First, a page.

Syrian among 40 detained in Sri Lanka blast probe; toll rises to 321

Sri Lankan police today said about 40 people, including a Syrian, have been  arrested for questioning over the Easter Sunday attacks on churches and hotels that left 321 people dead and hundreds of others wounded.

While no group has claimed responsibility for the attack, government sources said the bomb attacks were in retaliation for the recent attack on mosques in New Zealand, and that two Islamist groups within the country were believed to be responsible.
The attackers are believed to be Islamist militants with links to foreign groups, even as US intelligence sources said the attacks bore some of the hallmarks of the Islamic State extremist group.
Police and military sources said the Syrian was arrested following leads from local people arrested since Sunday. 
“He was arrested after the interrogation of local suspects,” one of the sources said.
The first six attacks - on three churches and three luxury hotels - came within 20 minutes on Sunday morning during Easter services and as hotels served breakfast.
Two more explosions - at a down-market hotel and a house in a suburb of the capital, Colombo - came in the early afternoon.
Those dead included 38 foreigners, that included British, US, Australian, Turkish, Indian, Chinese, Danish, Dutch and Portuguese nationals.
The government imposed an emergency law at midnight on Monday, giving police extensive powers to detain and interrogate suspects without court orders.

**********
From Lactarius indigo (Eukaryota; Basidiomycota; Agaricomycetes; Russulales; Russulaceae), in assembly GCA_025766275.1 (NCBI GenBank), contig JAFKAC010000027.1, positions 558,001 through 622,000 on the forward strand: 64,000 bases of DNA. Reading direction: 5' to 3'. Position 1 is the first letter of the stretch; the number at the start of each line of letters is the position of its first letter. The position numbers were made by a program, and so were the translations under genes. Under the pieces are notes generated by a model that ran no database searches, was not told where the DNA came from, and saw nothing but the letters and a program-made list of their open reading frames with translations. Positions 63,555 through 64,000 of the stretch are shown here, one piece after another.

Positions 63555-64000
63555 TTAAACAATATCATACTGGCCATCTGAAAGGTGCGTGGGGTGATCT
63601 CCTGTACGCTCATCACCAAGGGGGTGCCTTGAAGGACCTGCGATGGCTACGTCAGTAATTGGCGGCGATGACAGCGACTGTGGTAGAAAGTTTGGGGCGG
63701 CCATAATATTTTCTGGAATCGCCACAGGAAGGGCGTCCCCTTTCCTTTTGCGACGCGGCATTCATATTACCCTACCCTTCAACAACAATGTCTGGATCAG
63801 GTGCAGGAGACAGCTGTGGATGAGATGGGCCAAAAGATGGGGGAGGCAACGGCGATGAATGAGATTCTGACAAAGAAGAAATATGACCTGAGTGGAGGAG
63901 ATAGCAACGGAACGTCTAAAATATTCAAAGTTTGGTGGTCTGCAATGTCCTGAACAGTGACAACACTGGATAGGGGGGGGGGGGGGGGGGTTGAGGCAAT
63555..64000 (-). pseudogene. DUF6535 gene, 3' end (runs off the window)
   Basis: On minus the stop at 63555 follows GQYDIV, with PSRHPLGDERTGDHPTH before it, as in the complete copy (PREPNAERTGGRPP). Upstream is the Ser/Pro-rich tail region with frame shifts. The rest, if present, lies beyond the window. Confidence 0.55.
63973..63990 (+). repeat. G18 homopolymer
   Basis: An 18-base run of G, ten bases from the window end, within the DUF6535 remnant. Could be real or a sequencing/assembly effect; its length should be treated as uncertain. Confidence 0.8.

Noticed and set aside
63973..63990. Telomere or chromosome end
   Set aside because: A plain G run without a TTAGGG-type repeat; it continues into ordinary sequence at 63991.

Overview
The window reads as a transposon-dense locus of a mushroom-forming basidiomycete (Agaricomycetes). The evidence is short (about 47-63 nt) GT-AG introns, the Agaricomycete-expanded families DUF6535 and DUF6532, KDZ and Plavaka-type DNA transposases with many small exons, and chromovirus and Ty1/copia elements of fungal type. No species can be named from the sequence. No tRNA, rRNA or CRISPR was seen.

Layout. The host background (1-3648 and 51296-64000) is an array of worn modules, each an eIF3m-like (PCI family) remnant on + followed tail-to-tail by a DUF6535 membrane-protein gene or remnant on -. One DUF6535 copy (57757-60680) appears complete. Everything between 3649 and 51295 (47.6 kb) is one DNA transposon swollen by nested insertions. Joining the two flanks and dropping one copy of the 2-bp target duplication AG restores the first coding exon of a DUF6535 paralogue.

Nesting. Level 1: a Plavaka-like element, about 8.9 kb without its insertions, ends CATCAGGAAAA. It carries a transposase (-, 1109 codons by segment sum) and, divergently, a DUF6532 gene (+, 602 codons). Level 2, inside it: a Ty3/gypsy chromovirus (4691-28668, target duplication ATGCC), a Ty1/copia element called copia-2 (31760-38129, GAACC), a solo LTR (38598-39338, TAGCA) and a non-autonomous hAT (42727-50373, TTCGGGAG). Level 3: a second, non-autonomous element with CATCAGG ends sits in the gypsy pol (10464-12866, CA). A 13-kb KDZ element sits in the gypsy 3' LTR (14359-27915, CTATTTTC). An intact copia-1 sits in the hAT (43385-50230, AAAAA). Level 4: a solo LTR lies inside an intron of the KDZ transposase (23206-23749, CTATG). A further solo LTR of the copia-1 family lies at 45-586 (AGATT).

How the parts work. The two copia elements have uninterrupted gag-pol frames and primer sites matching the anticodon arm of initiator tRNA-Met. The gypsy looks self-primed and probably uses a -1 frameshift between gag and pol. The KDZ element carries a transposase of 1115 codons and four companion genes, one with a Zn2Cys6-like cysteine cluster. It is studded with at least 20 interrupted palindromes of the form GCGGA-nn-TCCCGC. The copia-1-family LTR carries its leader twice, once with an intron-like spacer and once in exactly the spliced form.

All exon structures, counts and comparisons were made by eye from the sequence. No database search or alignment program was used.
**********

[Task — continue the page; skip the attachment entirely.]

An overnight curfew has also been imposed since Sunday.
U.S. President Donald Trump called Prime Minister Ranil Wickremesinghe on Monday to pledge US support in bringing the perpetrators to justice.
The Washington Post quoted an unidentified law enforcement official as saying Federal Bureau of Investigation (FBI) agents were being sent to Sri Lanka to assist in the investigation.
The FBI has also offered laboratory expertise to test evidence and analysts were scouring databases for information that might shed light on the attacks, the Post said. Counter-terrorism officials from Britain were also due to arrive on Tuesday, a Western diplomat in Colombo said.
The attacks have also bared fractures and discord within Sri Lanka’s government that might have stopped them from taking preventive action.
Reports said the Sri Lankan government had been tipped off by Indian agencies this month about a possible attack on churches by a little-known domestic Islamist group, the National Thawheed Jama’ut group.
It was not immediately clear what action, if any, was taken in response. A government minister said on Monday Wickremesinghe had not been informed about the warning and had been shut out of top security meetings because of a feud with President Maithripala Sirisena.